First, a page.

It’s always interesting to see what is going on behind the scenes. And nothing more more interesting to students than to see what makes their teachers tick, right?
Case in point: This week Scott Smith is debuting a Kickstarter for his latest off-hours project – a tabletop game called “Dungeon Drop.”
Yep, one of the teachers who offers the Winterim, “Beyond Monopoly: Board Game Design,” is producing an actual game of his own invention – neat how that works!
Growing Up Gaming
“I grew up with gaming as a thing, you know?” explained Scott when he visited the Communications Office to show us the new game. “I’m a father now, but I’m kind of part of this first generation of people that aren’t innately averse to gaming.
“But at this phase of my life, just sitting down at the computer and doing that type of gaming is not so appealing anymore,” continued Scott. “Board games are a wonderful way to make gaming a part of your adult life; where you can sit down at a table with your friends… [and] I can game with my kids and it feels good.
“We’re talking together and we’re sharing actual time at a real table together,” said Scott, with a smile. “As opposed to the kind of guilt that goes along with just staring at a screen.”
Dungeon Drop: Game-Play
With a quick paced game like “Dungeon Drop,” there’s very little staring at any one thing. Check out the game-play video from Tantrum House, who reviewed “Dungeon Drop,” below:
The impetus for Smith’s game was a contest on “Game Crafter“; a game design competition, which employed restrictions that had Mr. Smith’s mind churning (about a game that needed to be constructed only from “bits and pieces”).
“I kept thinking about it and just was on ride home from the grocery store one day and came up with this idea,” said Scott. “I was going to design a game that didn’t have any [board or traditional printed components] and I wanted a way to visualize something cool that made sense to me.”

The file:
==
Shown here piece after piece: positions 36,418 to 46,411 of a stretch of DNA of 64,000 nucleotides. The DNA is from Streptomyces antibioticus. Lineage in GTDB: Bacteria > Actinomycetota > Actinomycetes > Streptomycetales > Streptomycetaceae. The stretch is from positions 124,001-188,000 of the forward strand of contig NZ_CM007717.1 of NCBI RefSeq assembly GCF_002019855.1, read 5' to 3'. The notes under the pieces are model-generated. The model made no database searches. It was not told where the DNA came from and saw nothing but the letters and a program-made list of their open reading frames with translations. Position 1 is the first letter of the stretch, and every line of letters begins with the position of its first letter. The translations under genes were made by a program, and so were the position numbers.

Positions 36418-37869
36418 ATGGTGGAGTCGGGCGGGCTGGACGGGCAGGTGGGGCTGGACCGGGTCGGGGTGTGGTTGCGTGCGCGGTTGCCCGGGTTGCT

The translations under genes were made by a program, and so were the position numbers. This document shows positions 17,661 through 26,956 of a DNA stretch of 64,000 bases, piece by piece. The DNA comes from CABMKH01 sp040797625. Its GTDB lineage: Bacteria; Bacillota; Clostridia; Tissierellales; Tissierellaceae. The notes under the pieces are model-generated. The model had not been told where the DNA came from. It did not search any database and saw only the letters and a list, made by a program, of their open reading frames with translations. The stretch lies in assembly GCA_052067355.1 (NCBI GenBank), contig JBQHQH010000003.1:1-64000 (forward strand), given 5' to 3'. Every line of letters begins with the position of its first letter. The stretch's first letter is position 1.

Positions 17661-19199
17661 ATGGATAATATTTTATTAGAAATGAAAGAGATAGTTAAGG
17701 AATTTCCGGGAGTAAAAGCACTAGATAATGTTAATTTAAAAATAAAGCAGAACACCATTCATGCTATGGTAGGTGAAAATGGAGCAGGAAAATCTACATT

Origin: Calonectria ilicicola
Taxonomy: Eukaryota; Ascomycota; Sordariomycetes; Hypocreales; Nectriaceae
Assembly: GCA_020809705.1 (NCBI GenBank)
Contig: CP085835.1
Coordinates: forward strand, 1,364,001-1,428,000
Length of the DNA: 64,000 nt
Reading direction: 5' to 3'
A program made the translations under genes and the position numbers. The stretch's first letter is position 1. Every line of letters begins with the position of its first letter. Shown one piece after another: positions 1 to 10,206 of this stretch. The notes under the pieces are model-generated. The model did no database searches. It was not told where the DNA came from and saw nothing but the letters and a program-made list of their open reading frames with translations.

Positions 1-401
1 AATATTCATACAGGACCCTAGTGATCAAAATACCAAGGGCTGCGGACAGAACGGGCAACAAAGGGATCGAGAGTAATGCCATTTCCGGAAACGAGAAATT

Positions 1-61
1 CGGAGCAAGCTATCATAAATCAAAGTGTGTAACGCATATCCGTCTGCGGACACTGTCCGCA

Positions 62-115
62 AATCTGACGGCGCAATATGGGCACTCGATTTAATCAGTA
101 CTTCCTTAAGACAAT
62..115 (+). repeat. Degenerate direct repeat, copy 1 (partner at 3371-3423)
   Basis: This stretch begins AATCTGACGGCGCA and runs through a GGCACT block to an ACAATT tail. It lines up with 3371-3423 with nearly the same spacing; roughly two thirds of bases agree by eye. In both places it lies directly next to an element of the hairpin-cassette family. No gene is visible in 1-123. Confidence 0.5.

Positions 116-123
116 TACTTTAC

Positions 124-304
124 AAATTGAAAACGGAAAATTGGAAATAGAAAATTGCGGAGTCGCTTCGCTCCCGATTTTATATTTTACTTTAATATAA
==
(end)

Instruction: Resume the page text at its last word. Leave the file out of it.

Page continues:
Voila! Thus was born the unique design for “Dragon Drop.”
“So basically the whole idea for the game was kind of circumventing the restriction of having this really abstract game. I wanted to actually be able to see a ‘picture’,” explained Smith. “So I came up with this idea that you drop all these random pieces, but once you understood what you were looking at… you actually started to visualize an actual dungeon on the table.”
And as far his team, Scott was thrilled to see both the game, and the team take shape.
“Everybody wants this; this feeling that a whole small team of people are working really hard together for the same goal… So that’s another great thing.Scott Smith
“And in the Winterim, that’s a part of it, too,” added Smith, who saw shades of his own process in the work of his students. “For their final project, the students are in a small group and trying to work to each other’s strengths.”
English, Art… Game Design?
Looking at Mr. Smith, and watching him explain the ins-and-outs of the rules, and the game’s design, it was fun to think that the once English teacher, turned Art teacher, may now carry the title “Game Designer.”
“Oh, right now I still say I’m an arts teacher, which is absolutely true,” said Smith. “That is what I do for a living.
“But yeah, the more you do some of this stuff, the more you do start to incorporate it into your language of who you are.”